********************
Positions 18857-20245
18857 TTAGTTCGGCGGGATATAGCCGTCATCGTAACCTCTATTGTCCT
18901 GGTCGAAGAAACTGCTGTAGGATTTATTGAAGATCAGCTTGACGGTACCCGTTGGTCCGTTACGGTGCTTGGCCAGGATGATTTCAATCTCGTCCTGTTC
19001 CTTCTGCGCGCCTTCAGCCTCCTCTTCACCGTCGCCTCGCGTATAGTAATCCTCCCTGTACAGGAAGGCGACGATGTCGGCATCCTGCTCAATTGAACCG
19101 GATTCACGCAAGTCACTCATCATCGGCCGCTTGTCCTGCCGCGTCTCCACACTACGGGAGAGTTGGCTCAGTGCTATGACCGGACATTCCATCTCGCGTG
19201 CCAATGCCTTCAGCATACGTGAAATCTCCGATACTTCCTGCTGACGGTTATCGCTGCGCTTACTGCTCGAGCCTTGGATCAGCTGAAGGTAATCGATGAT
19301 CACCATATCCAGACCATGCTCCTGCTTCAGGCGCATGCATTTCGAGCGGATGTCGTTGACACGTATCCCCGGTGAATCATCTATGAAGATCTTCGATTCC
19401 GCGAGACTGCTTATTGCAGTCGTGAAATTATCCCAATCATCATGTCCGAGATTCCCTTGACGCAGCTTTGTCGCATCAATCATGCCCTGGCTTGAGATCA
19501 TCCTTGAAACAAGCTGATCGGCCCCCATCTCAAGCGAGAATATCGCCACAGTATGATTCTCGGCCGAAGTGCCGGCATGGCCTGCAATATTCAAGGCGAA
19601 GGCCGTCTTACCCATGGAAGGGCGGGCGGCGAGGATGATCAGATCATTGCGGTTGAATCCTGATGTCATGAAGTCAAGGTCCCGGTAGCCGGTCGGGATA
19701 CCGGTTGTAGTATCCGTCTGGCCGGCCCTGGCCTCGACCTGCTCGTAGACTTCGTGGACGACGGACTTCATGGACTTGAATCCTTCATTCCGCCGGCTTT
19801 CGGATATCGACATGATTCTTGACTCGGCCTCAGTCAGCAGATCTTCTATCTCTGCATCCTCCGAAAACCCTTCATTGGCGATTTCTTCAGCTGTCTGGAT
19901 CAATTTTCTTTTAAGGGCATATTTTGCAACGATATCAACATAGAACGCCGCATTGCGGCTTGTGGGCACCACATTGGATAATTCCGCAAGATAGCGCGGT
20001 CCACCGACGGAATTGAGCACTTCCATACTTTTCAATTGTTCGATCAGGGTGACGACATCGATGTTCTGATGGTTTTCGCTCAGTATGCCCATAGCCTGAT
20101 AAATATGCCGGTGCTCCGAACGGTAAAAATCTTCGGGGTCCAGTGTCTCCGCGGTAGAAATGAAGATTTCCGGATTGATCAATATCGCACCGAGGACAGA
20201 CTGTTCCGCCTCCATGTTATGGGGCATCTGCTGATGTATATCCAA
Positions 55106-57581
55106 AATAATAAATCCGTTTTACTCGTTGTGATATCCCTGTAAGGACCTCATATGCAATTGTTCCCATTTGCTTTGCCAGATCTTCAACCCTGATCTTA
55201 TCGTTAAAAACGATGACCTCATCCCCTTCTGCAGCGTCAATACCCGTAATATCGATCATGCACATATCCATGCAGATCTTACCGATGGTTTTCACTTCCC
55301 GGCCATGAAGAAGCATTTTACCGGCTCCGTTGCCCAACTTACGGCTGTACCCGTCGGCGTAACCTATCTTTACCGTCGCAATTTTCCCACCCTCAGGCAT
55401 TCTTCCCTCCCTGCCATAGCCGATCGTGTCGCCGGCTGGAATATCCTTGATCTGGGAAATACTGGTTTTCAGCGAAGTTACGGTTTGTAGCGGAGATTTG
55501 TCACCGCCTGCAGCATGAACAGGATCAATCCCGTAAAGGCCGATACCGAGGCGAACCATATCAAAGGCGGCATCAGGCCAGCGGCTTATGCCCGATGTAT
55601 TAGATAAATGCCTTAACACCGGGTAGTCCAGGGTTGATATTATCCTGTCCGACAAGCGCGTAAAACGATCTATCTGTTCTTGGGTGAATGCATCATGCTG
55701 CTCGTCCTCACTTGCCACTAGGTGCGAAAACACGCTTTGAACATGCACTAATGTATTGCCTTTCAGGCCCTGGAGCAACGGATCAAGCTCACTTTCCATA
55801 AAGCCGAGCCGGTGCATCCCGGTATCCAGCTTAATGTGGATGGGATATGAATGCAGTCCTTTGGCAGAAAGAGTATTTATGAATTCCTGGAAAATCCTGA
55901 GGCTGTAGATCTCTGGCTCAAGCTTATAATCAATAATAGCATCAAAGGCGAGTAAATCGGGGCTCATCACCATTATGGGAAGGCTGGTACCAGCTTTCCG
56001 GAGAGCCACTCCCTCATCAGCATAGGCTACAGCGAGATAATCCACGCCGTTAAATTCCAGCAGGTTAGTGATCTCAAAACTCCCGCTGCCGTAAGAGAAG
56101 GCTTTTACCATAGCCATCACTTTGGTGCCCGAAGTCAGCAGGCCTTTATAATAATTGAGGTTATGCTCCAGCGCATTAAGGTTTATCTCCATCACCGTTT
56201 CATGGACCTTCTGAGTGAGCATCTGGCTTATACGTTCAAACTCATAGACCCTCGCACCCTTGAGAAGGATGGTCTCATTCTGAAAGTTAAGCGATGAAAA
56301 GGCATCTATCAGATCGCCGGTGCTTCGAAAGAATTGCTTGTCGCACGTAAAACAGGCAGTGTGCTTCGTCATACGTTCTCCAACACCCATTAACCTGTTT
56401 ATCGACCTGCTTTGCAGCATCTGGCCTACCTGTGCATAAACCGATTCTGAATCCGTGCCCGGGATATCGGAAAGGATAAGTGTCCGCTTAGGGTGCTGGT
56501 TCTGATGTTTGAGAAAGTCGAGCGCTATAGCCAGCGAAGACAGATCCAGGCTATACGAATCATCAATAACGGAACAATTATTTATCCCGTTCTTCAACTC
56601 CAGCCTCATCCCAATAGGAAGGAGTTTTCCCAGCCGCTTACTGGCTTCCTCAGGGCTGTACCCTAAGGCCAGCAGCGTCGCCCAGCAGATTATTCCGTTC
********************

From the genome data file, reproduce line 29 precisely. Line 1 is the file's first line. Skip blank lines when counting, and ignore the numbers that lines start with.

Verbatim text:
56201 CATGGACCTTCTGAGTGAGCATCTGGCTTATACGTTCAAACTCATAGACCCTCGCACCCTTGAGAAGGATGGTCTCATTCTGAAAGTTAAGCGATGAAAA